Whether fan or critic of the administration’s crisis management, scholars, journalists, and others who write about the Cuban Missile Crisis overwhelming stress the roles prayed by president Kennedy, Attorney General, Kennedy, and members of Excomm, the Executive committee of the National Security Council that the president established to debate the opinions and decide upon a response. That a succession of U-2 mission that overflew Cuba throughout the crisis and NSA eavesdropping operations (SIGINT) provided the members of Excomm with a steady stream of intelligence on the number and likely operational state of the missile cites, on Soviet and Warsaw Pact military preparations, and on the progress made by Soviet ships headed towards the quarantine line have received scant if any attention.

Although slow to detect the Soviet emplacement of missiles in Cuba and plagued by the lack of clandestine agents within Cuba and the Soviet Union (HUMINT), the CIA performed well during October 1962. U-2 photography revealed six MRBM and three IRBM (Intermediate-Range Ballistic Missiles; McCone had limited his warnings to MRBMs) sites that collectively enveloped some three enveloped some three dozen launch pads.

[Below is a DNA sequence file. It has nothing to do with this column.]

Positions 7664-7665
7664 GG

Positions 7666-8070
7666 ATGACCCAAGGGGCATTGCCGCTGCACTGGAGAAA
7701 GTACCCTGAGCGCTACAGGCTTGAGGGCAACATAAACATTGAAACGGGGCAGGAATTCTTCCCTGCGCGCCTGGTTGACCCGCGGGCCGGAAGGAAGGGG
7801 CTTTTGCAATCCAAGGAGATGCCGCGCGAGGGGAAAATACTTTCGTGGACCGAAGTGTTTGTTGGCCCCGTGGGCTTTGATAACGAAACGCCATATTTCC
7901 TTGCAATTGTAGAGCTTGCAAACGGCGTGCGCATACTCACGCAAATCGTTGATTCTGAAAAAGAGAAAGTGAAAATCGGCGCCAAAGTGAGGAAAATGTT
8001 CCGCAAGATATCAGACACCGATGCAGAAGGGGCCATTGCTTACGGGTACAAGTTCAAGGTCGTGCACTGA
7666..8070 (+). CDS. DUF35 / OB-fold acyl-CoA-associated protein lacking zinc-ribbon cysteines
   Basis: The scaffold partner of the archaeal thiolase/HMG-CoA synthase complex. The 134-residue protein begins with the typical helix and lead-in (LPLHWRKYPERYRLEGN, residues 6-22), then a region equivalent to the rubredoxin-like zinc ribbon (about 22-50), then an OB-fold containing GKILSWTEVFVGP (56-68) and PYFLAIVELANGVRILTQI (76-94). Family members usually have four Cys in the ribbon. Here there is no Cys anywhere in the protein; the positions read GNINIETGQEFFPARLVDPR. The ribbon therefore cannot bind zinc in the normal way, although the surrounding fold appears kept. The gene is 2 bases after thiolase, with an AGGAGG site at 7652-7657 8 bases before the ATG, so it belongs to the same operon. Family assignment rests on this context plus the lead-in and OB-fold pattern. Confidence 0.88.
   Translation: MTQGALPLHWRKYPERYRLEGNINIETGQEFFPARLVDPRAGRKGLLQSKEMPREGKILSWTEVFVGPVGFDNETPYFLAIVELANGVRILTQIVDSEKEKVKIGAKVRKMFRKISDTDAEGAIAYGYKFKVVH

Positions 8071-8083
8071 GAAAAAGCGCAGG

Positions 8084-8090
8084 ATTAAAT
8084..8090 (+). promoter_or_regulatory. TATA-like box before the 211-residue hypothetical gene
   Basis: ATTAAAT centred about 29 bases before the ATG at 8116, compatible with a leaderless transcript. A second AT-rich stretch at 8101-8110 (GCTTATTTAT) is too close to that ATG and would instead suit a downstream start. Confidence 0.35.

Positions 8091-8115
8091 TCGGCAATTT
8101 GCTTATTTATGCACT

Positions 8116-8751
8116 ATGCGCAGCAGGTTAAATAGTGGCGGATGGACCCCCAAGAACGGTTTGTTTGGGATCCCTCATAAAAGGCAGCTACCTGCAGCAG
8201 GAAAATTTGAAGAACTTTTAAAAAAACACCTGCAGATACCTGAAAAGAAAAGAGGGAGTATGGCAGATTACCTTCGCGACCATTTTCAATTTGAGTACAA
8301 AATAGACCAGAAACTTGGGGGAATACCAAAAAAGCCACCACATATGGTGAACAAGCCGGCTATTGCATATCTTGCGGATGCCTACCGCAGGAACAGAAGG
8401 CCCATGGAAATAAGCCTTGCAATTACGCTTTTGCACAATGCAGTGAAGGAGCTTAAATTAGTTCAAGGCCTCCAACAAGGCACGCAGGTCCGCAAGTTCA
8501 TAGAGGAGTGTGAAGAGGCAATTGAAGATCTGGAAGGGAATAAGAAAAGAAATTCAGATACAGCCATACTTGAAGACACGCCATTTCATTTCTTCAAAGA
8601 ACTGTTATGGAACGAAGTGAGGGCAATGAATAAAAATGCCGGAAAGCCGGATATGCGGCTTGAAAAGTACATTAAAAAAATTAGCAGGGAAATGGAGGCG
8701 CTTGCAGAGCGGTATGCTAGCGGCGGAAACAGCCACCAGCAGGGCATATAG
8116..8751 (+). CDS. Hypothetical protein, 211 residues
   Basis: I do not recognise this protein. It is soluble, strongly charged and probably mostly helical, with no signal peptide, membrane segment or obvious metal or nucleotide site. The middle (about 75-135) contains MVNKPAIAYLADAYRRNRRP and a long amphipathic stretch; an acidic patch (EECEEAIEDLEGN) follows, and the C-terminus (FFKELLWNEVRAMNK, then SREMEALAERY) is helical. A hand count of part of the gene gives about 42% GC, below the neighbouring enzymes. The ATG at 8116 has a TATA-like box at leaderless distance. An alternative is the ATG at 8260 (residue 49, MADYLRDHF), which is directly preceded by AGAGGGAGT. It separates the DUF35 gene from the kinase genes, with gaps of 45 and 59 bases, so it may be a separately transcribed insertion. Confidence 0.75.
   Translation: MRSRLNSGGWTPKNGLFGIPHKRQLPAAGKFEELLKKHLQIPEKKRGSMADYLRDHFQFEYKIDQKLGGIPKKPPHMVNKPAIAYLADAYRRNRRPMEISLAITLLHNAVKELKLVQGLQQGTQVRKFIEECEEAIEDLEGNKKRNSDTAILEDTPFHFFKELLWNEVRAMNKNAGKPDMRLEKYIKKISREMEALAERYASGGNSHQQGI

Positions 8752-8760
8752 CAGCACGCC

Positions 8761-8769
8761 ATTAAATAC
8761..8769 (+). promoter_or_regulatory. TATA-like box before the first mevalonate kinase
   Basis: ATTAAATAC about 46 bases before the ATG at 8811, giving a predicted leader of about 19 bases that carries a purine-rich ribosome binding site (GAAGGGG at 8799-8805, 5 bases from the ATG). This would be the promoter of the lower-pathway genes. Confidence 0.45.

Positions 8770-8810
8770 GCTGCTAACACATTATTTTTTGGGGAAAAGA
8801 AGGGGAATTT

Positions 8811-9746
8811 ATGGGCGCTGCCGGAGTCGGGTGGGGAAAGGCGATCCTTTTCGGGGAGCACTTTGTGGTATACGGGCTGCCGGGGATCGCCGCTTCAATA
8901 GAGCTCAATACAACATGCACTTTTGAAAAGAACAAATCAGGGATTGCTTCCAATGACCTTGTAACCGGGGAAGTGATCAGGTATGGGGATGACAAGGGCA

Based on this imagery the Agency correctly inferred that nuclear warheads as well as missiles had arrived. This imagery also provided U.S Ambassador to the United Nations Adlai Stevenson with the necessary ammunition to demolish his Soviet counterpart Valerian Zorin’s protestations of innocence during their public debate in the UN Security Council. What is more, the NSA’s SIGINT allowed for careful monitoring of Soviet and Warsaw Pack military communications, and additional information provided by Penkovsky prior to his arrest on October 20 was extremely valuable for Kennedy and his advisors as Excomm debated U.S. options and Soviet ships approached the quarantine line (Theoharis & Immerman, 2006).